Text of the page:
Here's what it's supposed to look like.

Here’s what it’s supposed to look like.

Here’s what happened to another pair:

Rider can see trouble coming...

Rider can see trouble coming…

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Uh oh...

Uh oh…

frvpc6-20-crash5frvpc6-20-crash6frvpc6-20-crash7frvpc6-20-crash8frvpc6-20-crash9

And don't forget to let go of the reins...

And don’t forget to let go of the reins…

Both horse and rider walked off the field and didn’t look any worse for wear, just disappointed that they had been eliminated. As Chicago Cubs fans like to say, just wait till next year!

I just returned from California where I spent several days riding out to track and photograph wild horses. If you are a blogger reading this on the WordPress Reader, you should click through to the original post because it is just chock full of story and picture. That being the case, I will forewarn you as I did for my previous “longest blog ever” (see Mackinac Island for that one) that this one will also take some time to read, but it’s just such cool stuff!

DAY ONE

My friend Merry, who accompanied me a few years back to “dressage boot camp” in New England, was my riding partner for this trip. Our ride started out at River Springs, which is in the Montgomery Pass Wild Horse Territory about 60 miles north of Bishop, California. The area we would explore would also include parts of Nevada, but first we had to meet our horses and ride about 2 hours up to our base camp site. Once we got there we checked our tents (Merry’s and mine needed a little extra reinforcement and we were glad we did it because one night it got really windy) sorted out our stuff and then relaxed around the kitchen and the camp fire circle to listen to what we were about to experience and how to best approach it. With wild horses, there is always the possibility that you can go on a trip like this and never see one. So while we had high hopes, we were prepared to accept disappointment. Fortunately we had very canny guides who knew the horses’ habits pretty well and we saw more than we ever imagined we would. Here’s a little photo break to show you the people accommodations–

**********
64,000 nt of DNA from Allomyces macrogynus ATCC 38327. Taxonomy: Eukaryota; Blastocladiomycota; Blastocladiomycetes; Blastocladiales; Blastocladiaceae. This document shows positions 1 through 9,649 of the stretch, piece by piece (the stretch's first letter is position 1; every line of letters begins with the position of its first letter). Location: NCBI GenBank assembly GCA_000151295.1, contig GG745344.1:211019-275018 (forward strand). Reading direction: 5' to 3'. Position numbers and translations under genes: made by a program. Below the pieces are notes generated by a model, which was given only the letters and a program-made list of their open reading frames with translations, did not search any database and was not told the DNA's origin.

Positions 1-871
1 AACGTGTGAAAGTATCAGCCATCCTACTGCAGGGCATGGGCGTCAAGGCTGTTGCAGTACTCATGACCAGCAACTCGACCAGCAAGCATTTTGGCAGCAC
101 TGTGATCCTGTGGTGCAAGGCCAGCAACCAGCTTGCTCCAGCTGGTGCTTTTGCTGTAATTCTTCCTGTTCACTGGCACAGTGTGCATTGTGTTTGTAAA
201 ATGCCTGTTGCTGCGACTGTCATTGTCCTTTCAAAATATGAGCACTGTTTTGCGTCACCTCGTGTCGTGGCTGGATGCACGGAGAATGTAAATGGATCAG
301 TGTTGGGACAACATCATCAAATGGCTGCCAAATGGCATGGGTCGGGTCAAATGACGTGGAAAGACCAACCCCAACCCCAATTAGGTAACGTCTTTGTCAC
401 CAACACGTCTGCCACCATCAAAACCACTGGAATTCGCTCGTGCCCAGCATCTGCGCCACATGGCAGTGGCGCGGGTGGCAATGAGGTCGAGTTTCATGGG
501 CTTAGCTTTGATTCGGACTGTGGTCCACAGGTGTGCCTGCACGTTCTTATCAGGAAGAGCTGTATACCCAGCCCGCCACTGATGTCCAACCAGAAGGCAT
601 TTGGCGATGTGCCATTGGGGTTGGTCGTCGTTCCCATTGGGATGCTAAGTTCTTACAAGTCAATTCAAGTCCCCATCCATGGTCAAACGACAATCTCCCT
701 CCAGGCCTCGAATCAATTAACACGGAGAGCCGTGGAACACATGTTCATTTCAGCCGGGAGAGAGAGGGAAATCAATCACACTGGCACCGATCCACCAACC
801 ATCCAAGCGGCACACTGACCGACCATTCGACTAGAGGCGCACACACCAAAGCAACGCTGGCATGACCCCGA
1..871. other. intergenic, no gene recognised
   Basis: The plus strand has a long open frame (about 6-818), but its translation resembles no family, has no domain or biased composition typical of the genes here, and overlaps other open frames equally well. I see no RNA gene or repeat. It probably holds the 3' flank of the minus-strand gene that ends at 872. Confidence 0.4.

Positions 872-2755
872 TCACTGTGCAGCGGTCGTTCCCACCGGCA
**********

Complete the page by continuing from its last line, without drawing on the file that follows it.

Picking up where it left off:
Dawn at the camp site.

Dawn at the camp site.

A section of the camp site. My tent was the green one on the left.

A section of the camp site. My tent was the green one on the left.

The camp kitchen, getting ready to make breakfast.

The camp kitchen, with our extraordinary cook Gene getting ready to make breakfast.

Our horses wait for breakfast as the day breaks.

Our horses wait for breakfast as the day breaks.

The "water main" for our camp--from a stream somewhere up the hill!

The “water main” for our camp–from a stream somewhere up the hill! One night it got so cold the line froze.

Our camp shower even had hot water.

Our camp shower even had hot water.

The "bridge" from the kitchen back to the tents. If you think a tipsy person would fall off this bridge, you would be right!

The “bridge” from the kitchen back to the tents. If you think a tipsy person would fall off this bridge, you would be right! Someone did (not me).

Our tack room...there was no rain, so no worries.

Our tack room…there was no rain, so no worries.

DAY TWO